Despite misgivings about teaching at a Catholic university, "I was raised Irish and Catholic and actually lapsed from the church before Vatican II," she said. Kelly discovered that DePaul administrators were serious about diversity hiring and since the early 1990s the number of LGBT faculty has grown to the point where "today I know that I don't know all of the lesbian, gay, bisexual and transgender faculty at DePaul."

Shortly after she joined the faculty, an LGBT cohort began working on the proposal for a program in LGBT studies; Kelly was part of that pioneering group. "What was interesting to me was the lack of opposition," she said. "Part of that was because we had some very highly skilled people involved in the process of preparing the proposal, people who were able to anticipate the problems and pitfalls. We had amazing support from our Dean and President Holtschneider was, and has been, very supportive. The one thing that the president asked of us was that we include education on the Catholic Church's position—that's really not a problem.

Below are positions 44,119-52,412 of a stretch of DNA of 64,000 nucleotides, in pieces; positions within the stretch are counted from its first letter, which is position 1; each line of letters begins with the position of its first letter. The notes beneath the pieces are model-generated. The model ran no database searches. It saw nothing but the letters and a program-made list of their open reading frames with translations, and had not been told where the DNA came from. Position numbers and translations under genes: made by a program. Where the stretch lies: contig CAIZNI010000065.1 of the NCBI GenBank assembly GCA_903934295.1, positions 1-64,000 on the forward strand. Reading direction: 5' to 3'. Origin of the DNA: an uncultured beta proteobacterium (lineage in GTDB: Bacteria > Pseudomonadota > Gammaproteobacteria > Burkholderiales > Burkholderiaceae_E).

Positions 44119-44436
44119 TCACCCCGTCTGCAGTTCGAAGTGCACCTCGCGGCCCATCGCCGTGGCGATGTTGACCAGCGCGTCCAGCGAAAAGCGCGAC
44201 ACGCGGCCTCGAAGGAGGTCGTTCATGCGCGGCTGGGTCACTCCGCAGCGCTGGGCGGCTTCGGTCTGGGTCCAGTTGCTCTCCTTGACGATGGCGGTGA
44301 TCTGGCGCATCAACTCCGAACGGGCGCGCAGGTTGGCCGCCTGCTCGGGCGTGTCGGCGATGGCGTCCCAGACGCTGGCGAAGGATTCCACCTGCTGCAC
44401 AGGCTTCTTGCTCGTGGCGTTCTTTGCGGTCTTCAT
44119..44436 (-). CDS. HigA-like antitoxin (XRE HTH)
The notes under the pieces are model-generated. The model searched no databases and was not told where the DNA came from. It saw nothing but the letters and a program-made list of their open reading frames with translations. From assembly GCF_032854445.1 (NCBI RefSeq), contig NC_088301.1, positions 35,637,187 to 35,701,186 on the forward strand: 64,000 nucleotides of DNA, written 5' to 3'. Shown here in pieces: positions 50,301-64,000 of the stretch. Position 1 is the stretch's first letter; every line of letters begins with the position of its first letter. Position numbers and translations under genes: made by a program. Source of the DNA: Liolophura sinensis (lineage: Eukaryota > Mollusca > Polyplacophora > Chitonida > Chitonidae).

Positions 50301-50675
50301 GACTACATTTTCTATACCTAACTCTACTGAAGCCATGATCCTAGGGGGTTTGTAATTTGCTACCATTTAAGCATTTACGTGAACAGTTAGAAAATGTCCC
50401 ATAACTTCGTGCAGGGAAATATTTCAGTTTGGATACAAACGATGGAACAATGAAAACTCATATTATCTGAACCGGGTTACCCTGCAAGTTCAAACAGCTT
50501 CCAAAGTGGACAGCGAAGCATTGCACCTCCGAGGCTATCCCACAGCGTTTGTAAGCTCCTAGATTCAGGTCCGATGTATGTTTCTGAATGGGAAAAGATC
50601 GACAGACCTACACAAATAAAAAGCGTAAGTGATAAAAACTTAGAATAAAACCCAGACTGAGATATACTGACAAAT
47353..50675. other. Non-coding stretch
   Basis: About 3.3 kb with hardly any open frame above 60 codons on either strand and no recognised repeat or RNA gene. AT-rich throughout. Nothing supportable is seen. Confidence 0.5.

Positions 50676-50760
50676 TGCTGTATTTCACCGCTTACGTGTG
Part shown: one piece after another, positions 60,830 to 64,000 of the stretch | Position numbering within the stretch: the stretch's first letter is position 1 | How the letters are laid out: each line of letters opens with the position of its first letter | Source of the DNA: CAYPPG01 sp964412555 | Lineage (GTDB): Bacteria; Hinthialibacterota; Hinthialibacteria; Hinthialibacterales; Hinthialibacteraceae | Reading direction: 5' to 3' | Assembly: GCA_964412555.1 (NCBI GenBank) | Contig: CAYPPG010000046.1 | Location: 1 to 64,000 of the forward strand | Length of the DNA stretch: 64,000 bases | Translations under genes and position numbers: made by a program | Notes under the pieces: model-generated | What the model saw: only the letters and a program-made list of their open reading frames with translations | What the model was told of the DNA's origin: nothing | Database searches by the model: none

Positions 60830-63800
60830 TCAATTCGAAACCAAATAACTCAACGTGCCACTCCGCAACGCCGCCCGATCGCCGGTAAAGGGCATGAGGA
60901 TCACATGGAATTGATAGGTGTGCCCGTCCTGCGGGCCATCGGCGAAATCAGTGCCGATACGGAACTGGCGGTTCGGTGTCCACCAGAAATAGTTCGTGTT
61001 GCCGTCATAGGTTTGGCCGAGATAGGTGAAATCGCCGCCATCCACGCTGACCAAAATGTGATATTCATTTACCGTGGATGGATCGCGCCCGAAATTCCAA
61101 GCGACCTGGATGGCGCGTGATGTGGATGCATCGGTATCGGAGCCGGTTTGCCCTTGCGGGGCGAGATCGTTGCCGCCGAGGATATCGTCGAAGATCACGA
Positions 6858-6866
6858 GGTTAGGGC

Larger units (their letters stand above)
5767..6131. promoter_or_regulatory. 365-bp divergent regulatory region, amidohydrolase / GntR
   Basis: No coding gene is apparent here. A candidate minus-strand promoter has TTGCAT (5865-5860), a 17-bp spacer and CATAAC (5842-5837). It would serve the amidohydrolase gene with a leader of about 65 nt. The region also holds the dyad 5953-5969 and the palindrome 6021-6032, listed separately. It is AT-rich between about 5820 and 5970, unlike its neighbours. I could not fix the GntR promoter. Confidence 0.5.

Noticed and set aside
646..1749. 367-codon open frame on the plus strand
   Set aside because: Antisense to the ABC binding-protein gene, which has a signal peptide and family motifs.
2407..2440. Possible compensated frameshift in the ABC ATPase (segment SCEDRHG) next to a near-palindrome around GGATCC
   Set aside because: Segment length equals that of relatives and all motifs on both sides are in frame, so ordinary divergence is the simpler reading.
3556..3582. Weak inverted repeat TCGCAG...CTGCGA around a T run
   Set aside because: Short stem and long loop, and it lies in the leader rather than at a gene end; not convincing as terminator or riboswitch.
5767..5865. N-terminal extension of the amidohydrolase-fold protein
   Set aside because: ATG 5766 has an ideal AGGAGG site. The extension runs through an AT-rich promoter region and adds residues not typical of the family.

"At this point I have to stop and pinch myself because nobody should have this much fun at work," laughed Kelly. "I teach Creating Change: LGBT Politics. I teach a course that is unique in undergraduate education anywhere in the U.S., so far as I've been able to determine, and that's Sexual Justice: Lesbians, Gays, and the Law, which looks at the history of Supreme Court decisions on homosexuality. Kelly also teaches an Introduction to LGBTQ Studies, a sophomore multicultural seminar that includes a unit on contemporary LGBT issues and a course called Queer Pioneers.

But her new favorite class is Lesbian Lives, Politics, and Communities, which she developed based on Alison Bechdel's comic strip, "Dykes to Watch Out For." "I use Bechdel's work from the late 1980s to 2008 as a jumping off point for consideration of a reader that I've put together that begins with the Radical Lesbians' piece that begins 'a lesbian is the rage of all women compressed to the point of explosion' and I show the evolution of specifically lesbian-feminist history, theory and community building and how lesbian communities have changed dramatically over the 20 year period.